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Combination of Cardiac and Vascular Function Curves – Regulation of Venous Pressure

by Thad Wilson, PhD
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    Now we're going to do some combinations, some integration of some of the aspects we've already discussed. Adding to it, vascular function curves. So cardiac function curves are oftentimes dealt with to things like the Frank-Starling mechanism where you usually plot either central venous pressure or left ventricular and diastolic pressure on the X axis then you plot cardiac output or something like stroke volume on the Y. Here, to make sure that the link happens with vascular function curves, we're going to use central venous pressure plotted against cardiac output. Here we have our traditional vascular function curve flipped a little bit on its head so that we have cardiac output now on the Y axis, rather in vascular function curves we usually put it on the X. So let's trace through this kind of curve. The normal operating point. You usually have a cardiac output of around 5 liters. The central venous pressure that corresponds to 5 liters is about 2 mmHg. Remember that central venous pressure is most of the time between 0 and 4 mmHg. The intersection point here is the most important thing. We're going to call this part here this equilibrium point. Wherever the equilibrium point is is what the body is going to try to adjust. So, let's go through a number of clinical scenarios that might affect either the heart or the vasculature and let's see how the body would want to respond to that with a change in this equilibrium point. Starting with normal, our first condition is a decrease in contractility or inotropy. So this could happen very clinically by something like a heart attack. Someone had a myocardial infarction or a heart attack which decrease their heart's ability to pump, it decreased their inotropy contractility. Now instead of...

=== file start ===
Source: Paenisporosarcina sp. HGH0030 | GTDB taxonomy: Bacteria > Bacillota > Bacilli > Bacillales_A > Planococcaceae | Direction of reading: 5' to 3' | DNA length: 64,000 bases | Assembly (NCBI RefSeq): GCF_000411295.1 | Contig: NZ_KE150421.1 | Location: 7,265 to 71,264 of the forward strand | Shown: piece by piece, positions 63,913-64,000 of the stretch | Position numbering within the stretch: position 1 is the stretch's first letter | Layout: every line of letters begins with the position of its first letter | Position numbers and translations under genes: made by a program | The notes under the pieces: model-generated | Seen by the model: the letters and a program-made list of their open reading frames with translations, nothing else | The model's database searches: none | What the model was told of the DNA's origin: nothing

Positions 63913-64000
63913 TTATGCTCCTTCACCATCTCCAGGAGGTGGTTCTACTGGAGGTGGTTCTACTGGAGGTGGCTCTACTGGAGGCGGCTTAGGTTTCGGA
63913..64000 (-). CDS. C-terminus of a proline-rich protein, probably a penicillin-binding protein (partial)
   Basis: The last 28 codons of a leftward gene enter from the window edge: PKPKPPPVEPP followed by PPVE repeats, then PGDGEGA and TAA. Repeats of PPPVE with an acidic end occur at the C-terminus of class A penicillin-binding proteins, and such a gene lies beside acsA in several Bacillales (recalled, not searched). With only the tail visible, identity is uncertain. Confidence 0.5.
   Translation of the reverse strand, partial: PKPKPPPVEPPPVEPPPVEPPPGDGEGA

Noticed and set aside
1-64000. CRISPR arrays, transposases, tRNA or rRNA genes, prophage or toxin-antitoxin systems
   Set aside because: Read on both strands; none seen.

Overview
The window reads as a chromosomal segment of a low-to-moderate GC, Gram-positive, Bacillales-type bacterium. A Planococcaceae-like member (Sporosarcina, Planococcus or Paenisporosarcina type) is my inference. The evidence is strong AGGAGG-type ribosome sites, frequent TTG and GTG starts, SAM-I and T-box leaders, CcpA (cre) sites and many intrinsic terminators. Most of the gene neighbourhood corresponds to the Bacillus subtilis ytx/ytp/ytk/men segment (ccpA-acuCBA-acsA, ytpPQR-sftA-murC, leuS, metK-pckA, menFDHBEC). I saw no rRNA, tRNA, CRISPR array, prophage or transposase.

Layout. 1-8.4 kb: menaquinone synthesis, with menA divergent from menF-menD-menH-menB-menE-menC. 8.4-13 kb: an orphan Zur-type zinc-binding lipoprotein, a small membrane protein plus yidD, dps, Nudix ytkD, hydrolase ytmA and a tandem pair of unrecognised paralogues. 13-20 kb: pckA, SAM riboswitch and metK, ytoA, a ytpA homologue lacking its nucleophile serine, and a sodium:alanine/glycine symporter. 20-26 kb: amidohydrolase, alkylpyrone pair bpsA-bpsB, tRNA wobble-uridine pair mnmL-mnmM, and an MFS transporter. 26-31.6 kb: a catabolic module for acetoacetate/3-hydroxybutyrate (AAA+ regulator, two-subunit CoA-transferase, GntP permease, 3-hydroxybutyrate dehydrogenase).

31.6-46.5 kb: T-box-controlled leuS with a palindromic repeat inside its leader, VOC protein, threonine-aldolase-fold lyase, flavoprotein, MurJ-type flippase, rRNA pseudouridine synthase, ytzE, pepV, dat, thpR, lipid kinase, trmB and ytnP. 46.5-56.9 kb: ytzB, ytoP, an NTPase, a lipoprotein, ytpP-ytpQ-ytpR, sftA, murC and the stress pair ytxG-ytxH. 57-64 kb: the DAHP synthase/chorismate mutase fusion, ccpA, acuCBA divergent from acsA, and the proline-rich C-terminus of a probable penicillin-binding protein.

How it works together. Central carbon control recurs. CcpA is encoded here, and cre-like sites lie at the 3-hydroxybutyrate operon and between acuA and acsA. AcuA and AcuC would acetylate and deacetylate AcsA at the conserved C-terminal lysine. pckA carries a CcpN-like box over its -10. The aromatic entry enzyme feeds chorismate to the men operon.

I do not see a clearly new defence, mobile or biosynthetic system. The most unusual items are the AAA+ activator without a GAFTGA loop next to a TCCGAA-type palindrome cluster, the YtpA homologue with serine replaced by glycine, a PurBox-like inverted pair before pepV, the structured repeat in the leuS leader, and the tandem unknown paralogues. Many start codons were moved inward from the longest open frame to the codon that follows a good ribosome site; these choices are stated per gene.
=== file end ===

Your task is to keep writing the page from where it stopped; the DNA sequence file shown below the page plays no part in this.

About the Lecture

    The lecture Combination of Cardiac and Vascular Function Curves – Regulation of Venous Pressure by Thad Wilson, PhD is from the course Vascular Physiology.


    Included Quiz Questions

    1. 5 liter/min
    2. 1 liter/min
    3. 2 liter/min
    4. 3 liter/min
    5. 4 liter/min
    1. Increase volume
    2. Increase force of contraction
    3. Increased heart rate
    4. Increased conduction
    5. Decrease volume
    1. Decrease central venous pressure
    2. Decrease ionotropy
    3. Decrease conduction
    4. Decrease heart rate
    5. Vasodilatation of vessels

    Author of lecture Combination of Cardiac and Vascular Function Curves – Regulation of Venous Pressure

     Thad Wilson, PhD

    Thad Wilson, PhD


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